Nonetheless, he writes in the National Institute Economic Review, things have to change given, among other things, debt-to-income levels that have been at or near record levels in Canada.

    “These post-crisis imbalances have accelerated a trend in which the government has become more exposed to the Canadian housing market via its guarantees on mortgage insurance mortgage securitization,” Mr. Schembri writes in the journal published by Britain’s National Institute of Economic and Social Research.

    “This trend is not sustainable,” he adds.

    “The housing finance framework needs to be adjusted and strengthened by rebalancing the risk exposures among the participants in this market.”

    Canada Mortgage and Housing Corp., the government insurer, is, of course, a key player here, while the mortgage market is dominated by the big banks.

    The government has taken several steps to cool the market over the past several years.

    “However, more work is needed to determine the appropriate adjustments in the pricing of, and quantitative restrictions on, mortgage insurance and securitization to create the right incentives, leverage market forces and achieve a sustainable rebalancing in risk exposures,” Mr. Schembri says.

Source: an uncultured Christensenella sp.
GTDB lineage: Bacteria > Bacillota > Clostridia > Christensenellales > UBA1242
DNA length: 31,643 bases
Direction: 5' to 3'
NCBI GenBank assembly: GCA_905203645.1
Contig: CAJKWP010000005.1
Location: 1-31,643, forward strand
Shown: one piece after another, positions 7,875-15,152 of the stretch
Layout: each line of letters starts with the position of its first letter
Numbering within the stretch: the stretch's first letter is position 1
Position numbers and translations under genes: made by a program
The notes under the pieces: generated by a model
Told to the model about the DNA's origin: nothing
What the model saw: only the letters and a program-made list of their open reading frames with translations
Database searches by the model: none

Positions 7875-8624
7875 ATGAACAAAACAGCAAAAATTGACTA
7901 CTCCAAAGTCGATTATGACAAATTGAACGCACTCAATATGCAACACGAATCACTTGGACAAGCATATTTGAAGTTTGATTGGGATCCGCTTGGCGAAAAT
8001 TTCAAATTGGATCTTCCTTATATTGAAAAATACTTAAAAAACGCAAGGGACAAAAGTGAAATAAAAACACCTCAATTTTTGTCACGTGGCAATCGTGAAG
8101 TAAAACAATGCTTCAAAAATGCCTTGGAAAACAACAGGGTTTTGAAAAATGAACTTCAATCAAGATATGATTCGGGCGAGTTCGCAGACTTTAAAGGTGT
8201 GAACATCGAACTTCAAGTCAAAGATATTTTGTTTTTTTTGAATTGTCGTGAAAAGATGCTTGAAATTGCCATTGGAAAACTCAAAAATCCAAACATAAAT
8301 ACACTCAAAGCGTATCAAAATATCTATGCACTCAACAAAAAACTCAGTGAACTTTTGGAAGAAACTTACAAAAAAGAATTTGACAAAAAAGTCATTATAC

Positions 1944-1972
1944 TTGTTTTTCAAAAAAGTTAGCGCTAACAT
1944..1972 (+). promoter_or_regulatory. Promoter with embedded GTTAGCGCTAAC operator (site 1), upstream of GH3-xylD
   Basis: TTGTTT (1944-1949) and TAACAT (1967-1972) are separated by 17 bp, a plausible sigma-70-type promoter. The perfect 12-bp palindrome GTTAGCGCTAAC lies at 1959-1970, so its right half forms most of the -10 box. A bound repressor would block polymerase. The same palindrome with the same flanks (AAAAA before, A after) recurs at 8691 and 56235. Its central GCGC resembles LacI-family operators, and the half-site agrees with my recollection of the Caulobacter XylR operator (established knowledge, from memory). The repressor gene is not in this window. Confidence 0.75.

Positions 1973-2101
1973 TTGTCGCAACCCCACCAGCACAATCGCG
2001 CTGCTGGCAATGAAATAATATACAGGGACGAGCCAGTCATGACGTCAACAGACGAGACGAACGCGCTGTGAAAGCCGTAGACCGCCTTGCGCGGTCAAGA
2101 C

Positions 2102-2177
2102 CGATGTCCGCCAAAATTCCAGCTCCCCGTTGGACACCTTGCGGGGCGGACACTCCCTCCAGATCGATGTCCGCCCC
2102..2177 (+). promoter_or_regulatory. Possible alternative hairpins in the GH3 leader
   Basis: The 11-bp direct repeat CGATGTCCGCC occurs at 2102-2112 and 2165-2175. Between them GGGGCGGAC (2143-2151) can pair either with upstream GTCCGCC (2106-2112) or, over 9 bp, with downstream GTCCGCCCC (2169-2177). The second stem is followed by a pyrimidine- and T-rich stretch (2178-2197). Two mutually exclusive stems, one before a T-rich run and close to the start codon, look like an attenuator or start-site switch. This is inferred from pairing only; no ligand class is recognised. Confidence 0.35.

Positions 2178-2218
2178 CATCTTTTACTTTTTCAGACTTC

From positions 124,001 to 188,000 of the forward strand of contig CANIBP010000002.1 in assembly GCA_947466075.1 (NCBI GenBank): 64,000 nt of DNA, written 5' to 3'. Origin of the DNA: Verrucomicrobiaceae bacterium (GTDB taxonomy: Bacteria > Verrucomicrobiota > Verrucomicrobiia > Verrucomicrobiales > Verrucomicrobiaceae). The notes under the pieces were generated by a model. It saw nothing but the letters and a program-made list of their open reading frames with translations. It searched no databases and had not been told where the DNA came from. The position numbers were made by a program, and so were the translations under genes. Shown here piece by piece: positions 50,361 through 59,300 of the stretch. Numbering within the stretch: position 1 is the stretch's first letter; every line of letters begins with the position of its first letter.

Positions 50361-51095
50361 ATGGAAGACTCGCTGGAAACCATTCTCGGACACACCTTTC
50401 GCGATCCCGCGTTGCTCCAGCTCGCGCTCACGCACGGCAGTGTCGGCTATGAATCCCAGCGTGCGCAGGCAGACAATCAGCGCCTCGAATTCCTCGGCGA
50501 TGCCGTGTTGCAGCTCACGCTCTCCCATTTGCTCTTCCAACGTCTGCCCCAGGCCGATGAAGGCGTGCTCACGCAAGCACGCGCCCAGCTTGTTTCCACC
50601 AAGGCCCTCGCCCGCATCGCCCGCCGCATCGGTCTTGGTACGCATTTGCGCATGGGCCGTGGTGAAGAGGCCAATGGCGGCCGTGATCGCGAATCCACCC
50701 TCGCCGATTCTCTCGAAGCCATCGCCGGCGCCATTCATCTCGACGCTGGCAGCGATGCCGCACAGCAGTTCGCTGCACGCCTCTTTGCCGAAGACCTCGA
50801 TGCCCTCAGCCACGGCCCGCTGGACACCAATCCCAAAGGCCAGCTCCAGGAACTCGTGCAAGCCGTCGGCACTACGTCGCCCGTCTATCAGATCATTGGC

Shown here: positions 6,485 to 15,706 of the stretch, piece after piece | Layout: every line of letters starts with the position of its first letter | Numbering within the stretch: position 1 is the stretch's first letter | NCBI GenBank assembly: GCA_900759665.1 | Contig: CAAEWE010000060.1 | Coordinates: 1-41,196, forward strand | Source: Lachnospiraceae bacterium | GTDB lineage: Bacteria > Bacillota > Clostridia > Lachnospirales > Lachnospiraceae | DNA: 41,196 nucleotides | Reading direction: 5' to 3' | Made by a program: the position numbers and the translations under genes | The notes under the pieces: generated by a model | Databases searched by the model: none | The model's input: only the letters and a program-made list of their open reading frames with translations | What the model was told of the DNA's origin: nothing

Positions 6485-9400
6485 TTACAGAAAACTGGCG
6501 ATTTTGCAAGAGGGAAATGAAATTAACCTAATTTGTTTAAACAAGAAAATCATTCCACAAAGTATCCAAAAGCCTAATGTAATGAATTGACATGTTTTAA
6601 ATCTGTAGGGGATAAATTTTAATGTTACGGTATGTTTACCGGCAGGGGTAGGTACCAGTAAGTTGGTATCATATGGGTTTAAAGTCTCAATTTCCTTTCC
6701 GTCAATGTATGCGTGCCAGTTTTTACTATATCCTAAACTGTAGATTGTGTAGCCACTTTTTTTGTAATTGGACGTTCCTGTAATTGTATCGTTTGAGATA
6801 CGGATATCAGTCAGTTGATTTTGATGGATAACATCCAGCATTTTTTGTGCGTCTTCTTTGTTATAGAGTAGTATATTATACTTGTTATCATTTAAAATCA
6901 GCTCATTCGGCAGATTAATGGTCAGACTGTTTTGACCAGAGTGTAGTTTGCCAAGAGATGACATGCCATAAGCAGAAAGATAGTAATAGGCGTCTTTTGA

“In particular, measures should be considered to develop a liquid private-label securitization market in Canada.”

    Under the former governor, Mark Carney, the Bank of Canada warned frequently of the dangers to consumers, even threatening a rate hike should households not take steps.

    The current governor, Stephen Poloz, has dropped that, though the central bank’s latest monetary policy report again highlighted the risks.

    Indeed, the Bank of Canada had, until recently, said the country’s housing market appeared headed for a soft landing.

    But in its latest missive, it said the eastern Canadian market was looking that way, while Ontario, Alberta and British Columbia were still running strong.